I’m not sure what Population Estimates Program you are referring to. However, the county-to-county migration flow data released by Census are in fact derived from ACS data. However, estimates using the Public Use Microdata Sample (PUMS) file are not expected to perfectly replicate official estimates because the PUMS data are subject to additional sampling error and further data processing operations (see the 2022 ACS PUMS Accuracy of the Data report).


Thank you so much for the response! This is very helpful.

To follow up on the last point with a little more info, I have provided the links to a file layout from some recent data and the Population Estimates Program (PEP) data.


I recognize that these data sets are derived using different methodologies, but I was just curious if there was any documentation that describes how one could understand the relationship between the two (I had trouble finding anything specific).

To say this another way, creating net migration statistics for a county using the person weights, PUMA and MIGPUMA won’t match the county level net migration estimates from the PEP data because they are produced using different methodologies but I was curious about the type of interpretations you could make comparing the two to better understand migration.

If for example the 2021 1-year ACS Public Use Microdata Sample estimated a net positive domestic migration of 1,000 into County X but the PEP estimated County X’s net domestic migration for 2021 to be 1,500 that could be understood as the difference of survey methods, timing of surveys etc? And if they diverge even more heavily like 1,000 vs 10,000 or 1,000 vs -500 that could be understood as margins of errors and again the results of different survey methodologies?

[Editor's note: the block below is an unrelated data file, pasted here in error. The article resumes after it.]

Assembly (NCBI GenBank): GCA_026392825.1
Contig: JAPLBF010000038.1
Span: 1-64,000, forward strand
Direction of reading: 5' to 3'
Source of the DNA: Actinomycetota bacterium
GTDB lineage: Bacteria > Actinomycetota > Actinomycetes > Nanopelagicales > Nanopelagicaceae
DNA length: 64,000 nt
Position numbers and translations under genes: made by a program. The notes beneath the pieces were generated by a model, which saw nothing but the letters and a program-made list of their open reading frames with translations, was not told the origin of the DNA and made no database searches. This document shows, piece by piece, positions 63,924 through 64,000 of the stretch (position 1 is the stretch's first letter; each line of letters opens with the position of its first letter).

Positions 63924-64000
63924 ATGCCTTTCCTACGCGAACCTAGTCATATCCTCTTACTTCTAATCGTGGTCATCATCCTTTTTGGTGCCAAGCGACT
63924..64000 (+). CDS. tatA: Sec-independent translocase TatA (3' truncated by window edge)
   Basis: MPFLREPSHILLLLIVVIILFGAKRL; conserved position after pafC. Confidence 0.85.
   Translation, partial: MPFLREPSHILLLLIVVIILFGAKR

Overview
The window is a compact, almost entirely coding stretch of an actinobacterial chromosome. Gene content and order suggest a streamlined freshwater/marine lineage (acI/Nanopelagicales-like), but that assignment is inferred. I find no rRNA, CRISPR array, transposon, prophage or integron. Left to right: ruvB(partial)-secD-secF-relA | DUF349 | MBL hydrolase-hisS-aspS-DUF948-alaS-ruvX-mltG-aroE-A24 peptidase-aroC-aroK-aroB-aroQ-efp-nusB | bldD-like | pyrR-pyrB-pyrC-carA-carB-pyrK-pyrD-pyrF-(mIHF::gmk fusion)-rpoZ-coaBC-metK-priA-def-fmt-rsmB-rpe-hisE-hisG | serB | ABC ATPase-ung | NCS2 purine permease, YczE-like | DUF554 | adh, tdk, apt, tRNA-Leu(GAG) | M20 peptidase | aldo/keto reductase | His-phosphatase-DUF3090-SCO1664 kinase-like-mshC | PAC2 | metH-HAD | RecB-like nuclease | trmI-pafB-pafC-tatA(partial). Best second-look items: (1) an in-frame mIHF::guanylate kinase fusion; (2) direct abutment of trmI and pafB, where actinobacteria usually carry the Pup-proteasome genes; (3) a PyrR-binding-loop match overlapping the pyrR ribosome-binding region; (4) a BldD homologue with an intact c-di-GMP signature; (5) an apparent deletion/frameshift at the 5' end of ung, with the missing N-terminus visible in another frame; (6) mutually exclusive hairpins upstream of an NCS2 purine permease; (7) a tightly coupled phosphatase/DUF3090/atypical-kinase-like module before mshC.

I apologize if my question isn’t clear, I am effectively trying to understand how, if you analyze migration trends, using the two data sets you could explain or better understand why differences in results could occur. Are you aware of any documentation of journal articles that interrogate this relationship between the two am I making this more complicated than it needs to be haha?

Thanks again for all your help!

Eric, thank you for sharing the links to the Population Estimates Program. Your question on the PEP is a bit outside of my purview not only because IPUMS doesn’t provide any documentation on the PEP, but also because the interpretation of how differences in methodology affect estimates is an analytical question that researchers can approach in different ways.

Based on this Census training workshop presentation, estimates from the PEP and ACS have different uses. The recommendation is for the PEP to be used for “population and housing unit totals [and means] and demographic characteristics” while the ACS is for “social and economic characteristics” and “conducting statistical testing”. Unlike the ACS, the PEP does not include microdata or any social or economic detail. However, if your goal is to simply obtain a more accurate estimate of total net migration, it appears that the recommendation is to use the PEP. Since the ACS is a survey, the data include a margin of error (see the accuracy of the ACS data documentation). It is still not entirely unlikely however that the PEP’s estimate will be outside the margin of error for the ACS. As you suggest, this divergence could be due to differing methodologies that you may investigate further.


Thank you so much for taking the time and all your help! I appreciate the additional resources, this has helped tremendously.